The U.S. and other developed countries have considered “border measures,” import tariffs of some type, on energy-intensive products from countries that do not have climate change mitigation efforts to offset the costs of domestic climate programs. The U.S. House of Representatives’ climate change plan imposes in 2020 a tariff equal to the cost of emissions allowances on products from countries without similar programs. China and India led efforts at Copenhagen against all border measures calling them pretexts for trade protectionism. The U.S., EU and Australia resisted efforts to renounce all border measures in climate change programs.
The debate is not new. For several years “carbon leakage” from developed countries to developing ones caused by domestic carbon legislation has been discussed. Products like cement, steel and aluminum are energy-intensive products that will have higher production costs under most carbon reduction programs. As developing countries continue to industrialize, they are expected to produce virtually all the growth in emissions in coming years.
The Director-General of the WTO, Pascal Lamy, noted on December 21 that border measures were an issue at Copenhagen and WTO members are divided on them. In an early November speech Lamy recalled that when he spoke to Trade Ministers in 2007 his message was “climate first, and trade second.” His argument was that trading systems are designed to enhance human welfare, not reduce it. If climate change is the biggest issue of our time, which Lamy believes it is, then climate policy must be established first and WTO trade policy must take its direction from that policy. Part of the problem is that some countries do not attach the same sense of urgency to climate change as Director-General Lamy.
The WTO website has a Background Note: Trade and the Environment in the WTO that explains, “…protection and preservation of the environment are recognized as fundamental goals of the organization.” Two fundamental principles govern international trade policy: national treatment and the most favored nation (MFN).
- National treatment means any policy measure taken by a member should apply in the same way whether the good is imported or produced domestically. Provided they are similar, products imports should not be treated less favorably than domestic goods.
- The MFN principle means that any trade measure taken by a member should be applied in a non-discriminatory manner across all countries.
The border measures in the House climate change legislation would appear to fit those two broad principles. The import tariff would be the same price as the emissions allowances purchased by domestic producers. All importing countries would be treated the same by having a carbon program similar to the U.S. or paying a tariff at the cost of compliance in the U.S. The U.S. plan would fail this simple test if domestic emissions allowances are provided free to producers.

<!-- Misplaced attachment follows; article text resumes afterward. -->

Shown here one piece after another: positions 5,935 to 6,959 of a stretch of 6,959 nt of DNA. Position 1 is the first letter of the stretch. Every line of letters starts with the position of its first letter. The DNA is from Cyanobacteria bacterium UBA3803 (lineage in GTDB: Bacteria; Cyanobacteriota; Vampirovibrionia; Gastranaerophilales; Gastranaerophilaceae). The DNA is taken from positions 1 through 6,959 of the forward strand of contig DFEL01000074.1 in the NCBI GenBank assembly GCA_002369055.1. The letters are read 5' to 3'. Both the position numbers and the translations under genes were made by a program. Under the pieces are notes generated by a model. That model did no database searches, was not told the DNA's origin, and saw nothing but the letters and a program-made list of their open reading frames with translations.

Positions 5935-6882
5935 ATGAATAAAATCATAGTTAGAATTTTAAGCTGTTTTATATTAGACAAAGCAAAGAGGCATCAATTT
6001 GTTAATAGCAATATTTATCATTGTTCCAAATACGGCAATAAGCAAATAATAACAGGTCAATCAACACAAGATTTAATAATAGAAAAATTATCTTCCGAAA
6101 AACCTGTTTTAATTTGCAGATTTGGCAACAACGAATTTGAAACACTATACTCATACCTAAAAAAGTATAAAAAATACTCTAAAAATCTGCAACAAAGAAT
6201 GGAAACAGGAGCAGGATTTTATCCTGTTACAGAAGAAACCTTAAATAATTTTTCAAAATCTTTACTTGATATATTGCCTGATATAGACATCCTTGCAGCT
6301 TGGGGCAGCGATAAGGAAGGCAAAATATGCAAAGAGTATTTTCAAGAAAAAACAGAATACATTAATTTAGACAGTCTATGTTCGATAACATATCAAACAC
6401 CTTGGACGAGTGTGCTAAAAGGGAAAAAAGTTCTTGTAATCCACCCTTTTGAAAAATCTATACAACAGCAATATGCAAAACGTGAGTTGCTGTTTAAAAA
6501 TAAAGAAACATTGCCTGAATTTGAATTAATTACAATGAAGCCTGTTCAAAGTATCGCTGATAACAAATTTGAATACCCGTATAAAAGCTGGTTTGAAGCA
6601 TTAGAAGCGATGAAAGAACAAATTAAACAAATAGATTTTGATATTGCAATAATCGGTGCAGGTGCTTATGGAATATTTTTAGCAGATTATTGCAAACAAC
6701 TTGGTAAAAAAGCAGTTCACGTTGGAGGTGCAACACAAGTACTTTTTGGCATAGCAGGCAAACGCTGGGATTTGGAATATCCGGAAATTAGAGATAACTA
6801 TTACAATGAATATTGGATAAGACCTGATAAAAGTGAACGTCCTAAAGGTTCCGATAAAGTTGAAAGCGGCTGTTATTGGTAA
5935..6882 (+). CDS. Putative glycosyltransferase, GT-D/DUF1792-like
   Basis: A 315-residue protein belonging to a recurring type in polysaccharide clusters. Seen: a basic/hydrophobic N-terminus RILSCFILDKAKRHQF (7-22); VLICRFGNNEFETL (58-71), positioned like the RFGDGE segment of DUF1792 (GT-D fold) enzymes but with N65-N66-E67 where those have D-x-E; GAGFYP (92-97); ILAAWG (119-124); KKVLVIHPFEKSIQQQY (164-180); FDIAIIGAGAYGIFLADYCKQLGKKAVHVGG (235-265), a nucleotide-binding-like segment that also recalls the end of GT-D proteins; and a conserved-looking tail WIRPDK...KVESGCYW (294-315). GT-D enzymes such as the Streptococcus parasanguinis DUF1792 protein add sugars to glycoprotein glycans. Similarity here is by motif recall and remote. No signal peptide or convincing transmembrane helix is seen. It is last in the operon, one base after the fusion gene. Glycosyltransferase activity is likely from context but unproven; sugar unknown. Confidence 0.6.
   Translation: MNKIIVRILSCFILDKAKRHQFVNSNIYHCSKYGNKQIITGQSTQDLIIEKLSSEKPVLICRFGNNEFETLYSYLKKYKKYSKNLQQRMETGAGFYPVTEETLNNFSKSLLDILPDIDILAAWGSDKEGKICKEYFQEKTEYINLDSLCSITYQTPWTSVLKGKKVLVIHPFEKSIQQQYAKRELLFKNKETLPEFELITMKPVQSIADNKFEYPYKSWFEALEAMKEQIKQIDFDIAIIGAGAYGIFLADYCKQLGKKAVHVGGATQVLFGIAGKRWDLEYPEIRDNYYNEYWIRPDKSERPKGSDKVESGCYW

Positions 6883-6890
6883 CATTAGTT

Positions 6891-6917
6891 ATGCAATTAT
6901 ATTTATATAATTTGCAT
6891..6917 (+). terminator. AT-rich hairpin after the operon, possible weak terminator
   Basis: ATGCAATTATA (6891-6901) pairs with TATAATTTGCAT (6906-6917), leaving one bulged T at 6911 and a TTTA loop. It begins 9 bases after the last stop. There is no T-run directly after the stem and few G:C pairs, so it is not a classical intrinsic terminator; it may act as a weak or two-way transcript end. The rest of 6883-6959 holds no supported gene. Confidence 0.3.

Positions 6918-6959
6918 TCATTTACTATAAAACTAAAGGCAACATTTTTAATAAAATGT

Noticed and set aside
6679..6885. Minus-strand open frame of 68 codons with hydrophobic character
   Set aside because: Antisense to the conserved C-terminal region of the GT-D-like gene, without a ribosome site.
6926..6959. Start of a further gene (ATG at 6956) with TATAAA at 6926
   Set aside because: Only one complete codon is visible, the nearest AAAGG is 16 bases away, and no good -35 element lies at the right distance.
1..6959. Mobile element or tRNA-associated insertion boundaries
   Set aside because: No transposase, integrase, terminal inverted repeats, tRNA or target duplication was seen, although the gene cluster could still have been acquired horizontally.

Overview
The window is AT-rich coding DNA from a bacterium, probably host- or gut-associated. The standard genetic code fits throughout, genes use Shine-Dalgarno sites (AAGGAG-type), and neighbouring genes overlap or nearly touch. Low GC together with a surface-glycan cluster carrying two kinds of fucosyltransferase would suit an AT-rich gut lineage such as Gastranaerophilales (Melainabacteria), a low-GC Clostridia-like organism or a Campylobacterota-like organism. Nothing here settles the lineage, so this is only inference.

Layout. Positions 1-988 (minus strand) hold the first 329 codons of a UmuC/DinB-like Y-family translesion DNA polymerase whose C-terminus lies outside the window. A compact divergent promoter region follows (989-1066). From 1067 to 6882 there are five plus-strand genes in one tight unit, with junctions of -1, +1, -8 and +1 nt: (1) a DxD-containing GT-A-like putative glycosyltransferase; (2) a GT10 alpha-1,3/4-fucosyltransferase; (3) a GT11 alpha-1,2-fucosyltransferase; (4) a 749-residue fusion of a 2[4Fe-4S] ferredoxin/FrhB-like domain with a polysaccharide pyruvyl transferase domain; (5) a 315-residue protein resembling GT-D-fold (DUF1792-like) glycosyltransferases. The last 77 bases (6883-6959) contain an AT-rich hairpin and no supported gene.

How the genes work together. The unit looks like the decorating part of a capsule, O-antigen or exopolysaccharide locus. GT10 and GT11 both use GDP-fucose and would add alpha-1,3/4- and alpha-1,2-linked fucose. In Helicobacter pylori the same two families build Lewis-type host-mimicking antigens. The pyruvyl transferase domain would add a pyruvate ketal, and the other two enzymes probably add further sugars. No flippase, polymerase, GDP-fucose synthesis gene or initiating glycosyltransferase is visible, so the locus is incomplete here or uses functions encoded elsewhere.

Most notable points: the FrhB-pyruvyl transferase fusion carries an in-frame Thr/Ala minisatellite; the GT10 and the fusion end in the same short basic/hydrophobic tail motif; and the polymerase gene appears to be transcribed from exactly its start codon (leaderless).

A recent working paper from the Peterson Institute for International Economics, Reconciling Climate Change and Trade Policy, concluded that if developed countries reduce emissions by 17 percent from the 2005 level by 2020 and do not have border measures, the carbon leakage would be only 1 percent compared to the baseline scenario. The competitiveness issue is much larger. Without border measures, energy-intensive industries in the U.S. would have a 12 percent decline in exports and a 4 percent decline in output. A border tax on the carbon content of the imported products would result in an average merchandize tariff over 20 percent for products from India and China and reduce manufacturing exports by 16-21 percent. With a tariff based on the carbon content of U.S. production, the tariff would be 6-8 percent and result in import declines of 4.6 percent.
Policy makers like Director-General Lamy who want the UN to take the lead on climate change urged the WTO and others to go slow until after Copenhagen. A comprehensive agreement could possibly have included a compromise on the border measures issue. Now the wait and see approach requires another year of waiting. The U.S. and maybe other countries will likely move ahead with climate change programs including border measures that may have barriers that limit developing country imports more than necessary to protect their competitiveness.
Even if the U.S. House plan is accepted by the Senate and signed by President Obama, the border measures will not take effect until 2020. Ten years allow for time to take policy actions or for markets to solve problems without policy interventions as technology transfer programs decrease the disparity in carbon emissions in key industries. Some of the go-slow advocates suggest a period of monitoring individual country actions to watch for problems. Trying to anticipate future problems may cause more uncertainty than dealing with actual problems.
Despite the valid calls for go slow approaches, policy makers should not ignore the real potential trade problems and just hope for the best. The best way for trade to improve the standards of living for consumers and producers is to have free trade. Politicians are capable of fashioning logical arguments for trade restrictions aimed at the greater good, like climate change policy, into protectionists trade policy that favor a few domestic producers at the cost of all consumers. That tendency is as likely to happen in developing countries as developed ones.
As WTO Director-General Lamy has said, trade policy is supposed to improve living standards, not block activity in related policy areas. Now is the time to keep free trade principles firmly in mind before the policy trading begins. Import restrictions do not just limit imports; they also limit exports. Climate change policy solutions should be created that do not cause negative trade policy outcomes.